Jesus said: ‘Before all this happens, men will seize you and persecute you; they will hand you over to the synagogues and to imprisonment, and bring you before kings and governors because of my name – and that will be your opportunity to bear witness. Keep this carefully in mind: you are not to prepare your defence, because I myself shall give you an eloquence and a wisdom that none of your opponents will be able to resist or contradict. You will be betrayed even by parents and brothers, relations and friends; and some of you will be put to death. You will be hated by all men on account of my name, but not a hair of your head will be lost. Your endurance will win you your lives.’
and the notion of endurance comes up again. When I was looking at Hab 2:4, Heb 10:38, Rom 1:17 and Gal 5:6 in an earlier post, the notion of endurance also seemed to be relevant. The original context in Hab 2:4 was when God was reassuring the prophet Habakkuk and his people of Israel to endure the suffering they were undergoing at the hands of foreign oppressors. 'He will not delay' and the prophet was referring to the Messiah who was coming to save his people. In the meantime, the upright, through faith, shall live.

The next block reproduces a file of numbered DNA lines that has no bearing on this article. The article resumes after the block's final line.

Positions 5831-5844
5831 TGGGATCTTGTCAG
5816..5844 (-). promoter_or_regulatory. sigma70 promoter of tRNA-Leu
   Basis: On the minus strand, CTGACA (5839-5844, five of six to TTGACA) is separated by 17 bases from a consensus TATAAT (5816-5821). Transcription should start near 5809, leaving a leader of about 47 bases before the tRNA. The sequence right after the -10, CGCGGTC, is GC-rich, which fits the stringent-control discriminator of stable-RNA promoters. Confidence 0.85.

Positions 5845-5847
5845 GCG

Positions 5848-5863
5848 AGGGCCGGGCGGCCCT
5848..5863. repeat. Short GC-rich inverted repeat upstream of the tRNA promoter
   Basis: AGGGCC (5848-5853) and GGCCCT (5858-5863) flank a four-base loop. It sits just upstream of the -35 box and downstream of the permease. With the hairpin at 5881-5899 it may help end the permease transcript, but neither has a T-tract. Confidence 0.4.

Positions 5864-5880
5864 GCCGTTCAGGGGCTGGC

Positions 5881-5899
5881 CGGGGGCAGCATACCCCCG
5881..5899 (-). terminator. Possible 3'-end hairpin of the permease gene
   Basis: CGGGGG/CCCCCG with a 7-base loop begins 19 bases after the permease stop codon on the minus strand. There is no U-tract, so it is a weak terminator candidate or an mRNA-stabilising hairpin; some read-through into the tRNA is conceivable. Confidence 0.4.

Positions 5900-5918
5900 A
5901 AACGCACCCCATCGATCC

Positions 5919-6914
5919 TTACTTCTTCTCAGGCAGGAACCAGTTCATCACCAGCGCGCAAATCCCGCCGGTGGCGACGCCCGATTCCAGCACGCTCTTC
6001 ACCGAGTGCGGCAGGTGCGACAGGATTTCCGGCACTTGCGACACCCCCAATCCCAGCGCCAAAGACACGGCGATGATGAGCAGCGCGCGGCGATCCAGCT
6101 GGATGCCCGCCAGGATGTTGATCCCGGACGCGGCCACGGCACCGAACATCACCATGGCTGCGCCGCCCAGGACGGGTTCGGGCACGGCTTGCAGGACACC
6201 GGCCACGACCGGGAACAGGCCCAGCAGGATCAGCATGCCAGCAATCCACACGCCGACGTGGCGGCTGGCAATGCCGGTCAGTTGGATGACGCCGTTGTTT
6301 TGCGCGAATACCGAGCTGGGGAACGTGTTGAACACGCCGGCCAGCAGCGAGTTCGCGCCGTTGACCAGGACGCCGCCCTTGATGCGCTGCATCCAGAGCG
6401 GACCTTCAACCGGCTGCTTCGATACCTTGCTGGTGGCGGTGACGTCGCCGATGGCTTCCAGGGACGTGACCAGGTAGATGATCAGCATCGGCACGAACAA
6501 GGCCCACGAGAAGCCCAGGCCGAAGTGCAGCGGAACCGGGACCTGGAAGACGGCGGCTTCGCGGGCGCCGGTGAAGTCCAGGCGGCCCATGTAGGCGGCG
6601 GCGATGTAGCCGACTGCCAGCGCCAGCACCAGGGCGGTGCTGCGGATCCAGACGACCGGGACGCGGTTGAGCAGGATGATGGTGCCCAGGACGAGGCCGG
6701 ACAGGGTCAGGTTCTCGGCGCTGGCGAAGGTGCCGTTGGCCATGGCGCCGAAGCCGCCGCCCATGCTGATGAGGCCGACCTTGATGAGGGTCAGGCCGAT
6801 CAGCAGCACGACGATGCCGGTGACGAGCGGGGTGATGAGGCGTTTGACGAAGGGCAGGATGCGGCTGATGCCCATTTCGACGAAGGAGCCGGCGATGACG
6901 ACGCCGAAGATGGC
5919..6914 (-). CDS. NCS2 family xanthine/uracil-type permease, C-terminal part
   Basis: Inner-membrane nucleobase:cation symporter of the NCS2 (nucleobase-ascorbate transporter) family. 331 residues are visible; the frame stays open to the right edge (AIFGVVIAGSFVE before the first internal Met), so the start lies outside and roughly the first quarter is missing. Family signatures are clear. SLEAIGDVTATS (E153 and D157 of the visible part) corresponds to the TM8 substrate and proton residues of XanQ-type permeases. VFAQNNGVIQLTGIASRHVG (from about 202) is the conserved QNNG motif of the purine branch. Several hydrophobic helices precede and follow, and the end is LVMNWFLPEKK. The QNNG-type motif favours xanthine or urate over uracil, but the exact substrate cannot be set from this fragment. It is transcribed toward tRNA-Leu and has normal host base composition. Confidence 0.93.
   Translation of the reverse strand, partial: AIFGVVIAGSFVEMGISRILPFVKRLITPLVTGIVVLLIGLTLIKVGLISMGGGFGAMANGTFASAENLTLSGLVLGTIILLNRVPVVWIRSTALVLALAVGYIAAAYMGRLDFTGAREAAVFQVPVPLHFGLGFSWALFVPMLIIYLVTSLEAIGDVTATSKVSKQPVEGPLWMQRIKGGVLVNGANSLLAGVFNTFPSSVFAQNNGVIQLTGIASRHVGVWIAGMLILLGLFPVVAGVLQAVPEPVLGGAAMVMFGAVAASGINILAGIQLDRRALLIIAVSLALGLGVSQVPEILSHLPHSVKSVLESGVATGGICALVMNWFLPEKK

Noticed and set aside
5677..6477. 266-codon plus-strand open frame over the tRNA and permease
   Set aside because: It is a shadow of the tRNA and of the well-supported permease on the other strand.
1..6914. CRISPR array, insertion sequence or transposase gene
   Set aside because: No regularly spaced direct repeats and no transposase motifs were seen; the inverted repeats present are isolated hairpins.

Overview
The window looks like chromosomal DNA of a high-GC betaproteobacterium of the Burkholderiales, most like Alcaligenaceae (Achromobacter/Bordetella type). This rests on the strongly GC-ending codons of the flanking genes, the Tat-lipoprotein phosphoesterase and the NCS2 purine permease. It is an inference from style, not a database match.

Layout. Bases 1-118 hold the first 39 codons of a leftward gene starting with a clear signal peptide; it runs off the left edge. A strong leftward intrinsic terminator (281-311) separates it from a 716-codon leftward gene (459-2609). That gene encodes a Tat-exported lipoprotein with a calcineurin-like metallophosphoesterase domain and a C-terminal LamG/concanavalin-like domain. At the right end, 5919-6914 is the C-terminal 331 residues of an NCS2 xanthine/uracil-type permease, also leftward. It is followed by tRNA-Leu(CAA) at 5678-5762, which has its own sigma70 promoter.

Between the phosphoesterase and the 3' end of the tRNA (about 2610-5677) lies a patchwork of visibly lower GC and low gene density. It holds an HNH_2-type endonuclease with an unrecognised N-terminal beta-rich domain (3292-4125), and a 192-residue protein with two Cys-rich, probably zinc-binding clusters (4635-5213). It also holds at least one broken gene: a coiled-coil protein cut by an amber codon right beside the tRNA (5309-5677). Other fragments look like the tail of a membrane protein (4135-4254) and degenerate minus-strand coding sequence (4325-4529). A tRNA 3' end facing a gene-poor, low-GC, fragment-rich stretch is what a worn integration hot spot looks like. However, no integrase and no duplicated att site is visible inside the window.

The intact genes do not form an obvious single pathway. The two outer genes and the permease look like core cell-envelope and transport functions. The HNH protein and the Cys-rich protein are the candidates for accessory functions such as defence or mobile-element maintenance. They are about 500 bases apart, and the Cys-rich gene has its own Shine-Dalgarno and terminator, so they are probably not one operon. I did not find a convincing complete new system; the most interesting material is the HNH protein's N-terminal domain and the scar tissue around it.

I get uncomfortable when someone preaches a nice, no-suffering, no-hardship gospel. I agree that the tribulations we must endure for the gospel do not give glory to God simply because they are painful, and it is no cause for pride on our part. But I'd be very careful myself not to give the impression that following the Lord is burden-free. The Lord said "my yoke is easy, and my burden is light" (Matt 11:25-30).He did not say that there was no yoke, that there was no burden. I am reminded instead of St. Francis of Assisi and St. Pio of Petrelcina, and perhaps every martyr whose tribulations and martyrdom were endured with great hope, faith and above all, love. There is a burden involved in following Christ, but the one thing that makes that burden easy and light is love, and it is love which gives glory to God because it is exactly that which our God wishes us to learn and live in our lives. St. Francis found out the paradox of absolute freedom and joy when he embraced Sister Poverty as he called her, not because being absolutely without material possessions was pleasurable but because it was liberating to be in total abandonment to God's providence.
Endurance. Because love endures.